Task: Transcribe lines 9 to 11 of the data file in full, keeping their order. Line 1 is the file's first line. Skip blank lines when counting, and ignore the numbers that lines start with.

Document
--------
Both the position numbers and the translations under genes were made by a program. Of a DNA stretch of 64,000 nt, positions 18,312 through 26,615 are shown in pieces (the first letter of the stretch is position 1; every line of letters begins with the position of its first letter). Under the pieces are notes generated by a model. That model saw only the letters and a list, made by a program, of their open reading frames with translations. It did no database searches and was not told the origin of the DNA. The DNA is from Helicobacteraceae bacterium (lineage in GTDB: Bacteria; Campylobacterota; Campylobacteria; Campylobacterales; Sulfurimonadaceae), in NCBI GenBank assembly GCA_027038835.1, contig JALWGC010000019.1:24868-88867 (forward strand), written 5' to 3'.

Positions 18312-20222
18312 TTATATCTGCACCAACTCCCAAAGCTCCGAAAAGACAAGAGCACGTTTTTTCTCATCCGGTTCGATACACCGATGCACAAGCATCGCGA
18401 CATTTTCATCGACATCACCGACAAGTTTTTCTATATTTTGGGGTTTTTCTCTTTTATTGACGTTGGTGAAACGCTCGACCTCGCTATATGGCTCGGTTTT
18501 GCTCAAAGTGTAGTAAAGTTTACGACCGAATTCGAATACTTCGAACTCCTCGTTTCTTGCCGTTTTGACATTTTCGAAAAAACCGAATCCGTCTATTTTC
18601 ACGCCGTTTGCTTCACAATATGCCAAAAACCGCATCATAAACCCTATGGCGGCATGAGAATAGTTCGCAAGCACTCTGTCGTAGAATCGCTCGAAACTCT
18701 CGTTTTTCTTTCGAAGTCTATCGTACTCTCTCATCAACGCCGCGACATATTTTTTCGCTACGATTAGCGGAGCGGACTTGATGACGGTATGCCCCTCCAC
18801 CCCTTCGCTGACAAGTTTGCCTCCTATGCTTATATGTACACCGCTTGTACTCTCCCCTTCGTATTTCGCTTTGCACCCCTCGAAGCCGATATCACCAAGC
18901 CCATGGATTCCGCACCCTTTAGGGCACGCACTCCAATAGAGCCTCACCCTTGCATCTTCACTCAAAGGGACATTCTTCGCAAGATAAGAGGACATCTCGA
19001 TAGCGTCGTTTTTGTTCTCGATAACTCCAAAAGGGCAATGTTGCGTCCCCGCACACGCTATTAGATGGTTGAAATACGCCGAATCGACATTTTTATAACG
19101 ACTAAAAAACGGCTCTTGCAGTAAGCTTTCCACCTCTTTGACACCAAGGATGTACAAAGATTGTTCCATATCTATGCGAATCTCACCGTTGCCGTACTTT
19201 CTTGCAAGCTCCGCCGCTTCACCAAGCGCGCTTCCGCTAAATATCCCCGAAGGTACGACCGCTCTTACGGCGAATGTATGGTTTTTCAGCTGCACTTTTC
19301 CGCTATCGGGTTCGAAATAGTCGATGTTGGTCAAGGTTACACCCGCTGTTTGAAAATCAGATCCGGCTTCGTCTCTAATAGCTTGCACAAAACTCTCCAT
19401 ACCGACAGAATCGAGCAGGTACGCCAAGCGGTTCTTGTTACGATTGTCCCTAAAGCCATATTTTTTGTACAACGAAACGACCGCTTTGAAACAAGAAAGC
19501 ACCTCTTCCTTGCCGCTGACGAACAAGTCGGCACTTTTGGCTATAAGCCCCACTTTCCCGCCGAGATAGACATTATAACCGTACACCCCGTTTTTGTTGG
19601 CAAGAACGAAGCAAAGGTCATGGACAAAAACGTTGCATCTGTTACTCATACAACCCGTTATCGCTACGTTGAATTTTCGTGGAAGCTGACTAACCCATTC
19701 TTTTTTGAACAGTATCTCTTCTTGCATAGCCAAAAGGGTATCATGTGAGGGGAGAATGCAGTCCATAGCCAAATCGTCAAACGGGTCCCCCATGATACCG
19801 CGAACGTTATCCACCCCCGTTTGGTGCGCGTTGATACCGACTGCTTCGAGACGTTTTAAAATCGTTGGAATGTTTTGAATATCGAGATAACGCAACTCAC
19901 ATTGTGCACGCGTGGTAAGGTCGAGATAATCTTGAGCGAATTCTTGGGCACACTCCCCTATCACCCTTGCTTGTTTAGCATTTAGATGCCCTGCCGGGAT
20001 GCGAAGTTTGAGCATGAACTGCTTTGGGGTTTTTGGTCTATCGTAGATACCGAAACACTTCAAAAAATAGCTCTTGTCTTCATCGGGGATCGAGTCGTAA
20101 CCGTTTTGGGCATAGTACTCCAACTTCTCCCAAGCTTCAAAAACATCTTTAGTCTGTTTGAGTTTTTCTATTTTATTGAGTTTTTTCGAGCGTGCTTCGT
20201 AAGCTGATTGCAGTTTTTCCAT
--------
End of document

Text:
18901 CCATGGATTCCGCACCCTTTAGGGCACGCACTCCAATAGAGCCTCACCCTTGCATCTTCACTCAAAGGGACATTCTTCGCAAGATAAGAGGACATCTCGA
19001 TAGCGTCGTTTTTGTTCTCGATAACTCCAAAAGGGCAATGTTGCGTCCCCGCACACGCTATTAGATGGTTGAAATACGCCGAATCGACATTTTTATAACG
19101 ACTAAAAAACGGCTCTTGCAGTAAGCTTTCCACCTCTTTGACACCAAGGATGTACAAAGATTGTTCCATATCTATGCGAATCTCACCGTTGCCGTACTTT